[OPE-L:8152] Re: 'Testing Marx or why the law of value holds'

From: Andrew Brown (Andrew@lubs.leeds.ac.uk)
Date: Mon Dec 09 2002 - 14:11:43 EST

Dear Paul C and all,

Though I have not the time to study the argument in great detail I 
very much appreciated Paul's theoretical explanation of why prices 
and labour times are closely correlated [8111].

This explanation seems potentialy to be an important contribution 
to the debate on the transformation problem despite Paul's 
boredom with that literature. It is well known that in Vol 3, ch.9 
Marx's initial discussion does not transform the inputs. In my view, 
Alfredo has demonstrated this is a valid procedure given Marx's 
OCC / VCC distinction. Whatever one's view of that distinction, I 
think Paul C's argument might just turn out to further back up the 
validity of Marx's procedure and also explain Marx's comments 
when Marx does (briefly) come to consider the transformation of 
the inputs. Marx first recognises this key issue with the following 
paragraph in ch.9, Vol.3:

But the difference is this: Aside from the fact that the price of a 
particular product, let us say that of capital B, differs from its 	value 
because the surplus-value realised in B may be greater or smaller 
than the profit added to the price of the products of B, the same 
circumstance applies also to those commodities 	which form the 
constant part of capital B, and indirectly also its variable part, as 
the labourers’ necessities of life. So far as the constant portion is 
concerned, it is itself equal to the cost-price plus the surplus-value, 
here therefore equal to cost-price plus profit, and this profit may 
again be greater or smaller than the surplus value for which it 
stands. As for the variable capital, the average daily wage is indeed 
always equal to the value produced in the number of hours the 
labourer must work to produce the necessities of life. But this 
number of hours is in its turn obscured by the deviation of the 
prices of production of the necessities of life from their values. 
However, this always resolves itself to one commodity receiving too 
little of the surplus value while another receives too much, so that 
the deviations from the value which are embodied in the prices of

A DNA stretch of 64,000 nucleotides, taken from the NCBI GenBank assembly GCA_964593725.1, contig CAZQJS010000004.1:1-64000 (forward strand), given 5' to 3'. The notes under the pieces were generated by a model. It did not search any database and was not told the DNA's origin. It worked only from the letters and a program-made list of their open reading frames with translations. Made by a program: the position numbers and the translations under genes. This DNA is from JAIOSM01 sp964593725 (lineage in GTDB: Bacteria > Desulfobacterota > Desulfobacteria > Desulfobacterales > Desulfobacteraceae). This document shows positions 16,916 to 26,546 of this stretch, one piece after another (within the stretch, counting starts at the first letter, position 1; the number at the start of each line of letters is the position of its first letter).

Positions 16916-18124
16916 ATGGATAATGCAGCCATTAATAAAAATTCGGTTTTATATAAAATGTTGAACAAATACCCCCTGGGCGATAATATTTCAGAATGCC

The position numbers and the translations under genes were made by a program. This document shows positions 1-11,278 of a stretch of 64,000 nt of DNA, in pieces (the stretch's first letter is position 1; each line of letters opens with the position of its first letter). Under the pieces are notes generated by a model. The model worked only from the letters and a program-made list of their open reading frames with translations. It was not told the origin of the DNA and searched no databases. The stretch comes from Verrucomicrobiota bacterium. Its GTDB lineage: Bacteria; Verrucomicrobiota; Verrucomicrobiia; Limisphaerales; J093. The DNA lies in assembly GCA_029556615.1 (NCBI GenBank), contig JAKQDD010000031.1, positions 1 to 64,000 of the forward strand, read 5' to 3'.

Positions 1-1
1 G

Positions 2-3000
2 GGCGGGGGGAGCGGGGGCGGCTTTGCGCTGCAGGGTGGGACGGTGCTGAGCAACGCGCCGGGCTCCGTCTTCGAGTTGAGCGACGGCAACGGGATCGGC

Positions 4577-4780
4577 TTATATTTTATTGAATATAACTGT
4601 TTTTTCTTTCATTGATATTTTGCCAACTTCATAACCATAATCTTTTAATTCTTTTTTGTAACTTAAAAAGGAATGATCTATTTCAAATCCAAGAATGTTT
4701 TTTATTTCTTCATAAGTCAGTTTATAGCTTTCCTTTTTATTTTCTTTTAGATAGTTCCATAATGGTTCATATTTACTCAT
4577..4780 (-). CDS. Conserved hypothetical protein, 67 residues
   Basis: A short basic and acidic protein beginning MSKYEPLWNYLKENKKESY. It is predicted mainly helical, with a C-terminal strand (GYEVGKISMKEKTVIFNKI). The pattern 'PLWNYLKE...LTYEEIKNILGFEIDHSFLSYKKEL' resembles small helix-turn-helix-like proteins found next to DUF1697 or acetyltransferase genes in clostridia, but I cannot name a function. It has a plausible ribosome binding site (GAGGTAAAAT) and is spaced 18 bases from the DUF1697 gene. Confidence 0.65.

production compensate one another. Under capitalist production, 
the general law acts as the prevailing tendency only in a very 
complicated and approximate manner, as a never ascertainable 
average of ceaseless fluctuations.  

I wonder if Marx's argument here is expressing Paul's point that, 
given the law of large numbers, the transformation of the inputs is 
likely to leave both total wages and total constant capital costs, 
hence total costs, very close to labour times? If so this would only 
reinforce the point that abstracting from the transformation of the 
inputs is inessential to Marx's procedure.

However, I presume I am barking up the wrong tree totally since the 
literature is so vast and I know very little of it -- if so apologies. 


> The necessary labour time is given by the labour content of
> the commodities consumed by workers - the labour content
> of the wage bundle as the neo-ricardians put it. Now if workers
> just lived on a single commodity corn, as occurs in some
> neo-ricardian models then expected the standard deviation of wages
> relative to necessary labour content would also be S, but in fact the
> wage bundle contains thousands of different commodities. Each of these
> commodities has a selling price that is either above or below value,
> but by the law of large numbers the standard deviation of the wage W
> times M from the actual labour content of the wage bundle will be much
> smaller than S.
> Thus in a real economy with a big wage bundle we can assume
> that the wage bill multiplied by the labour equivalent of money
> will be very close to the actual necessary labour time.
> Now consider all industries. Each of these has a selling
> price in labour hours made up of a wages commonent which
> is almost exactly equal to the V in labour time used by Marx
> in volume I of capital, plus a component C for constant capital,
> plus some random profit - determined by market conditions.
> For most industries C will again be made up of a large
> bundle of commodities and as such will, by the same argument
> as applied to wages tend to be purchased for a price very
> close to its value. The exception will be a few industries that
> process a single raw material - these will have a C which in
> money terms will deviate more from value than is normal.
> Empirically it is a fact that for most industries labour is the
> major cost. We know that the cost of labour WM is very close
> to Marx's v or necessary labour time, and also that for
> most industries CM will also be close to Marx's c.
> That leaves only profit as a random element causing
> prices to deviate from values.

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